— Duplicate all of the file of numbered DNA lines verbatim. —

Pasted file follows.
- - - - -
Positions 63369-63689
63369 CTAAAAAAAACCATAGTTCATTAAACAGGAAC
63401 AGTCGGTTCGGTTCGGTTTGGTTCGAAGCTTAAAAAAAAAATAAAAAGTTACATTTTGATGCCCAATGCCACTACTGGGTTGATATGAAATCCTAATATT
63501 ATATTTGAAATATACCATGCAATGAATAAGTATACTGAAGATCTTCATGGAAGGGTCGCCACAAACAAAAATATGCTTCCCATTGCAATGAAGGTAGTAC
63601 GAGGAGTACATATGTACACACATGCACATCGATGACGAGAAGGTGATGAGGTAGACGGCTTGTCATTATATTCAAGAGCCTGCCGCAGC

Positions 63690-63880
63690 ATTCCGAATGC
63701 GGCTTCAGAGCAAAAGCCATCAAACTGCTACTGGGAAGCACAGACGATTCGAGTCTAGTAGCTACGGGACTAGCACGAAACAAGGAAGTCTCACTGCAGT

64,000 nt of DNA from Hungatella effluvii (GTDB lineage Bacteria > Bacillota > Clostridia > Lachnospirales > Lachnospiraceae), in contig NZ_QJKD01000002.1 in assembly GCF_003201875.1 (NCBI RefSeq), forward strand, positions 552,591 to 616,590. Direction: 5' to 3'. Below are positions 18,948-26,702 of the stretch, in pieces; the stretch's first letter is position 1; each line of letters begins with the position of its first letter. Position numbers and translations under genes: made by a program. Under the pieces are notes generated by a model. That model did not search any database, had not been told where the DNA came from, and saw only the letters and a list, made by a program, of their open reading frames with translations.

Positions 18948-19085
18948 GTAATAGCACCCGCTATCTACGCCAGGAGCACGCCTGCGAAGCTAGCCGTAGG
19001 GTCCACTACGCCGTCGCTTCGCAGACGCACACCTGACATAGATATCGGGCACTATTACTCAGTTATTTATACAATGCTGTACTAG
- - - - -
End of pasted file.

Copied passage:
Positions 63369-63689
63369 CTAAAAAAAACCATAGTTCATTAAACAGGAAC
63401 AGTCGGTTCGGTTCGGTTTGGTTCGAAGCTTAAAAAAAAAATAAAAAGTTACATTTTGATGCCCAATGCCACTACTGGGTTGATATGAAATCCTAATATT
63501 ATATTTGAAATATACCATGCAATGAATAAGTATACTGAAGATCTTCATGGAAGGGTCGCCACAAACAAAAATATGCTTCCCATTGCAATGAAGGTAGTAC
63601 GAGGAGTACATATGTACACACATGCACATCGATGACGAGAAGGTGATGAGGTAGACGGCTTGTCATTATATTCAAGAGCCTGCCGCAGC

Positions 63690-63880
63690 ATTCCGAATGC
63701 GGCTTCAGAGCAAAAGCCATCAAACTGCTACTGGGAAGCACAGACGATTCGAGTCTAGTAGCTACGGGACTAGCACGAAACAAGGAAGTCTCACTGCAGT

64,000 nt of DNA from Hungatella effluvii (GTDB lineage Bacteria > Bacillota > Clostridia > Lachnospirales > Lachnospiraceae), in contig NZ_QJKD01000002.1 in assembly GCF_003201875.1 (NCBI RefSeq), forward strand, positions 552,591 to 616,590. Direction: 5' to 3'. Below are positions 18,948-26,702 of the stretch, in pieces; the stretch's first letter is position 1; each line of letters begins with the position of its first letter. Position numbers and translations under genes: made by a program. Under the pieces are notes generated by a model. That model did not search any database, had not been told where the DNA came from, and saw only the letters and a list, made by a program, of their open reading frames with translations.

Positions 18948-19085
18948 GTAATAGCACCCGCTATCTACGCCAGGAGCACGCCTGCGAAGCTAGCCGTAGG
19001 GTCCACTACGCCGTCGCTTCGCAGACGCACACCTGACATAGATATCGGGCACTATTACTCAGTTATTTATACAATGCTGTACTAG